Youth Voice

If we’re to live up to our own time,

then victory won’t lie in the blade, but in all the bridges we’ve made.

That is the promise to glade, the hill we climb, if only we dare.

It’s because being American is more than a pride we inherit.

It’s the past we step into and how we repair it.

-Amanda Gorman reciting “The Hill We Climb”



Dear CRC Community,

At the Presidential Inauguration, the nation and the world focused its eyes not on the incoming President or even the glass ceiling-shattering Vice President. Arguably, the highlight of the day was inaugural poet Amanda Gorman reciting “The Hill We Climb.” It was a reminder of the power of youth voice—not because it is precocious or pure, but because it is a matter of justice to understand and honor their wisdom as as change agents in an imperfect world not of their own making.

Projects that focus on youth voice have been a priority for the CRC since our founding, with the first major initiative of Healthy Youth, Healthy Regions. There have been several notable youth projects since that time. Since 2016, CRC Faculty Affiliate Nancy Erbstein (School of Education) has led a collaboration with other UC partners to support six youth participatory action research (YPAR) projects teaching young people how to utilize research and critically assess conditions that shape their lives while engaging community decisionmakers to improve those conditions. Learn more about this effort here. Those interested in YPAR work can also access a dynamic online resource called Community Futures, Community Lore, also developed by Erbstein and her team and already being used across the campus and country.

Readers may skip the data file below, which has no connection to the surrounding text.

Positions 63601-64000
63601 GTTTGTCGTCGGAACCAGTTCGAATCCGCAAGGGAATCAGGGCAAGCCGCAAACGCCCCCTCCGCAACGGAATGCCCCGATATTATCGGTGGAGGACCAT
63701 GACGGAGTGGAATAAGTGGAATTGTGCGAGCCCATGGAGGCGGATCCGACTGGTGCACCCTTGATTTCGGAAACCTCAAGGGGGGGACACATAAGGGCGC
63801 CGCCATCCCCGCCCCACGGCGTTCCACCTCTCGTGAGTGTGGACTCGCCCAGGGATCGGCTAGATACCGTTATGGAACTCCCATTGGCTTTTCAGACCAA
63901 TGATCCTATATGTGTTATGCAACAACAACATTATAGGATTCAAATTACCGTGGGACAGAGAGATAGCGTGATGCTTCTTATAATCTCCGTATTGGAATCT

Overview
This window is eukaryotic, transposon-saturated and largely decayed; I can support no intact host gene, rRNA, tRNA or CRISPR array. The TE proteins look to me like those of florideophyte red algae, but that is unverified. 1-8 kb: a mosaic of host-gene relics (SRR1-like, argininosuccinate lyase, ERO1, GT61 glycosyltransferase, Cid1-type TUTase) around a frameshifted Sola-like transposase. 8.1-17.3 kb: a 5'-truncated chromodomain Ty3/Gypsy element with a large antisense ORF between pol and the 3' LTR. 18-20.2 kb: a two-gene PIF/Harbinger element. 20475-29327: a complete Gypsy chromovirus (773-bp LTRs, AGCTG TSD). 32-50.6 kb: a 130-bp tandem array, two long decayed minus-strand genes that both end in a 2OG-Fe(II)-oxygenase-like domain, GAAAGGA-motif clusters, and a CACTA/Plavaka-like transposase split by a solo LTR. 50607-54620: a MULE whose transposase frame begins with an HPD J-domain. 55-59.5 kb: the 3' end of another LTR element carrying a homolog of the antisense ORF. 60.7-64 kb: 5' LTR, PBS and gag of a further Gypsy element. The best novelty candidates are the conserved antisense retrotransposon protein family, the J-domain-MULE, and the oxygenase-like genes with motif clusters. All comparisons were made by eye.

Additionally, This month the CRC welcomed the 2021 cohort of Ted Bradshaw Engaged Student Scholars, including UC Davis students pursuing their passion for social equity and environmental justice through placements with campus and community partners. We are also recruiting student employees to work on a collaboration between the CRC and the Y-PLAN program through the UC Berkeley Center for Cities and Schools to empower young people to tackle real-world problems in their communities through project-based civic learning experiences. At the CRC, our faculty and staff have a passion for working with the next generation of leaders and scholars to develop skills to elevate their voices and apply this to the crucial work of repairing the world. 


-Bernadette Austin, Acting Director, Center for Regional Change